Key New York Senator Withdraws Support From anti-BDS Bill

Kirsten Gillibrand, one of the legislation's original co-sponsors, says she 'would never support any bill that chills free speech'

Senator Kirsten Gillibrand listens during a Senate Agriculture Committee hearing in Washington, U.S., May 13, 2014.
Bloomberg

WASHINGTON –  A Democratic senator from New York officially withdrew her support from the "Israel Anti-Boycott Act" after civil rights groups criticized the legislation for having a "chilling effect" on free speech.

Senator Kirsten Gillibrand was one of the bill's original co-sponsors, and her withdrawal could lead other Democratic senators and members of Congress to take a similar step. A number of Democrats have already announced in the last two weeks that they are re-examining their support for the controversial bill, which is supported by the pro-Israel lobby group AIPAC. 

Gillibrand addressed the issue at a town hall in New York earlier this week, in which she was asked about it by a number of constituents. Gillibrand said in response that she "would never support any bill that chills free speech."

Gillibrand added that after meeting representatives of the American Civil Liberties Union and hearing why they feel the bill "chills free speech," she will "urge the authors of the bill to change the bill and will not support it in its current form.”

On Wednesday, she went forward with that promise by withdrawing her name from the list of the bill's co-sponsors, despite the fact that she is known to be a strong opponent of the Boycott, Divestment and Sanctions movement. Gillibrand could renew her support for the bill if it were to be re-written in a way that doesn't leave room for legal ambiguity.  

Gillibrand, it should be noted, doesn't fully agree with what many of the bill's critics have been saying. The ACLU warned, in a letter distributed to members of the Senate two weeks ago, that the bill could lead to a situation in which U.S. citizens would be sent to prison or suffer from fines worth hundreds of thousands of dollars, for supporting or participating in boycotts of Israel and the settlements.

Gillibrand's office released a statement two weeks ago saying that "We have a different read of the specific bill language, however, due to the ACLU's concerns, the Senator has extended an invitation to them to meet with her and discuss their concerns."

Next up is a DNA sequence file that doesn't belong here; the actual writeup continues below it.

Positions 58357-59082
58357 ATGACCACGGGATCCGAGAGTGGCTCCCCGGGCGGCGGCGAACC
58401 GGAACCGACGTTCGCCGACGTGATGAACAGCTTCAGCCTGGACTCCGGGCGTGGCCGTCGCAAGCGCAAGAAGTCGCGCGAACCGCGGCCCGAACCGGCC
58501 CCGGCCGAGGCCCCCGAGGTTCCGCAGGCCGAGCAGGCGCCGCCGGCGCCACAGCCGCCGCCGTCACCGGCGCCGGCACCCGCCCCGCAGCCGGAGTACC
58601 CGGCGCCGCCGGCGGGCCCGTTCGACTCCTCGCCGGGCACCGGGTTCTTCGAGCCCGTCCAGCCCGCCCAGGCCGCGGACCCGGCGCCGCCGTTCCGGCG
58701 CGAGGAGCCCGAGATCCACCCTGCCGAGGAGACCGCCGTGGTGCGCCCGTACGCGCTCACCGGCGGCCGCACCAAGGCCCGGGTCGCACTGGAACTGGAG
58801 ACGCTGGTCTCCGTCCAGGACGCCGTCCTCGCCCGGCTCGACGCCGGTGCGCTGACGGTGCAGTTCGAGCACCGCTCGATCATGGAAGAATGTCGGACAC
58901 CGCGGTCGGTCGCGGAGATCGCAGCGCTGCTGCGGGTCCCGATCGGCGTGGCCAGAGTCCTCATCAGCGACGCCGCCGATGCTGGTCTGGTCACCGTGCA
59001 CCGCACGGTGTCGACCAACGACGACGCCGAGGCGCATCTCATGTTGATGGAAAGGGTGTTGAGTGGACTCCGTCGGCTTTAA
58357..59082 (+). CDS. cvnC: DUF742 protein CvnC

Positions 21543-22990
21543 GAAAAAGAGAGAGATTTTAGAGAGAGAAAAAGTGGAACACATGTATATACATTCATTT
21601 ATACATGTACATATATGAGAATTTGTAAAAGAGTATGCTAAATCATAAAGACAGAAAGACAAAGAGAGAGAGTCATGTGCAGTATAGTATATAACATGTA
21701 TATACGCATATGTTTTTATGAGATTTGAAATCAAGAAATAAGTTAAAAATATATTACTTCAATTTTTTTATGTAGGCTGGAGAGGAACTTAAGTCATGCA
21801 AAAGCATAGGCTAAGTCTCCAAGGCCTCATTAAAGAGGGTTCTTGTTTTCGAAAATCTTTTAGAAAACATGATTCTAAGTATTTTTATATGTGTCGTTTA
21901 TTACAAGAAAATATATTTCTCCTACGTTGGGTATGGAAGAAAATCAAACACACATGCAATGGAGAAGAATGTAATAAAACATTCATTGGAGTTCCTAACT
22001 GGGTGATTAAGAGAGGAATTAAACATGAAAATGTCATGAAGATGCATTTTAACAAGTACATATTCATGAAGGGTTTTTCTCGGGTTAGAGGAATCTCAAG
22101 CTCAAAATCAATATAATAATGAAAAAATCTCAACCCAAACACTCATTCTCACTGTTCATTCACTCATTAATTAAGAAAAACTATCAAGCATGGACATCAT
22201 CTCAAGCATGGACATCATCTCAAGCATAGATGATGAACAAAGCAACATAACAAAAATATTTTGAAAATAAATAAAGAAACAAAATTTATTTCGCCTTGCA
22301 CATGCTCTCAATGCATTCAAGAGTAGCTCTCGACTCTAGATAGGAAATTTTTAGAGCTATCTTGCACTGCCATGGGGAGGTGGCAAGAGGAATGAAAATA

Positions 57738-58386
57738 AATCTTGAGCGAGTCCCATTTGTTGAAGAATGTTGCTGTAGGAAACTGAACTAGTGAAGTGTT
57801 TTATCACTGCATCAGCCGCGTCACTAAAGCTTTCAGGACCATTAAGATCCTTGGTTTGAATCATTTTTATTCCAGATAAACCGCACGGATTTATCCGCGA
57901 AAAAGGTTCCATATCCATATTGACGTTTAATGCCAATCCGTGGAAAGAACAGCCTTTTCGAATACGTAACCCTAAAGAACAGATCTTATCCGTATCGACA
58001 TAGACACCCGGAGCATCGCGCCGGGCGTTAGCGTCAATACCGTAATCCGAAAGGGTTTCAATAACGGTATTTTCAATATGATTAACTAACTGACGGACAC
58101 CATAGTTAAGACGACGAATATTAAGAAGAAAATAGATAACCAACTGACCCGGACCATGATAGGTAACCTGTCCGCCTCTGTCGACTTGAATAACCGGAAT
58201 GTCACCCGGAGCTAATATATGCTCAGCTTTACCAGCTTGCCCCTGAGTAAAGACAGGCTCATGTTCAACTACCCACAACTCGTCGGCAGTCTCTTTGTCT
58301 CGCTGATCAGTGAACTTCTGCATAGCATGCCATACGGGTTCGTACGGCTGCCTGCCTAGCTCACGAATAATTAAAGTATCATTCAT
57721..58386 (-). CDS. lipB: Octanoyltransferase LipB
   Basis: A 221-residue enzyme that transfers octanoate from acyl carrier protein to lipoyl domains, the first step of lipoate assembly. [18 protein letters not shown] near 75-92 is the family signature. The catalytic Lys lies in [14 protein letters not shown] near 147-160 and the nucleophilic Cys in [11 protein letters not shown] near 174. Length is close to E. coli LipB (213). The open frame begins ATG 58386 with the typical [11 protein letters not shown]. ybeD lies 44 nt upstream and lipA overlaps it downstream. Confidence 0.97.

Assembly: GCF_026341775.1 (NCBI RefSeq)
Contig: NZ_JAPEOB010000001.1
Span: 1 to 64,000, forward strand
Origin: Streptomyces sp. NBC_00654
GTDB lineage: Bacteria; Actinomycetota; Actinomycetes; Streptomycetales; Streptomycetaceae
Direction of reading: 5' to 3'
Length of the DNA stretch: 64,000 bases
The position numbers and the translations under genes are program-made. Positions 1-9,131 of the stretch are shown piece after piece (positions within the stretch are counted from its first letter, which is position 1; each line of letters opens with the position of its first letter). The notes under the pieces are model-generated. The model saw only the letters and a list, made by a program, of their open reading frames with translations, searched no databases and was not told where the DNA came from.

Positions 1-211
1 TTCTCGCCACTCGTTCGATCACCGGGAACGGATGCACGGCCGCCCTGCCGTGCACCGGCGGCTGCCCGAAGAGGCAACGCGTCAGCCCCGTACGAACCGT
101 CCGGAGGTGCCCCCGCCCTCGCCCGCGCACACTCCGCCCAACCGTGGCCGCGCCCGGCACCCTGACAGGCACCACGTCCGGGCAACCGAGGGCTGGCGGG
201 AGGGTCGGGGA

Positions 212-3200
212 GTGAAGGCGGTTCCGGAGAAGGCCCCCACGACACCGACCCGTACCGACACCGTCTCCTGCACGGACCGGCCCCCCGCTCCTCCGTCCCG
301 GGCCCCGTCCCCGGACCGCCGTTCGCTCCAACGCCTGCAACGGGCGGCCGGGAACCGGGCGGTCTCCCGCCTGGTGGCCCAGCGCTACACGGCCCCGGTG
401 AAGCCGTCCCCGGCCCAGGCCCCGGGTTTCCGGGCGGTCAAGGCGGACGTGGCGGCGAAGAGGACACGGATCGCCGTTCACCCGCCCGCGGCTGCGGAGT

Her "different reading" of the bill came from the fact that the penalties mentioned in the bill are based on an existing law from 1977, which made it illegal for U.S. corporations to join the Arab League boycott of Israel. While her position hasn't changed, Gillibrand now believes that if the ACLU has such serious concerns regarding the bill, it's a sign that the bill's language is too ambiguous, and that it should be clarified before the legislation moves forward.

"There must be ambiguity there because otherwise the ACLU wouldn’t reach their conclusion, so I’m going to urge them to rewrite it to make sure it says, ‘This does not apply to individuals," she said on Monday.

Gillibrand's decision was welcomed by the U.S. Campaign for Palestinian Rights, an organization which supports BDS and have been working to create pressure on Democratic politicians to retract their support for the bill.

“It’s exceedingly rare for members of Congress to withdraw their sponsorship of bills, especially on this issue,” the organization's policy director, Josh Ruebner, said in a statement on Wednesday.

“We thank Senator Gillibrand for listening to her constituents’ concerns about this bill and removing her sponsorship after realizing the draconian nature of the penalties it would impose on individuals exercising their First Amendment right to engage in boycotts in support of Palestinian human rights.”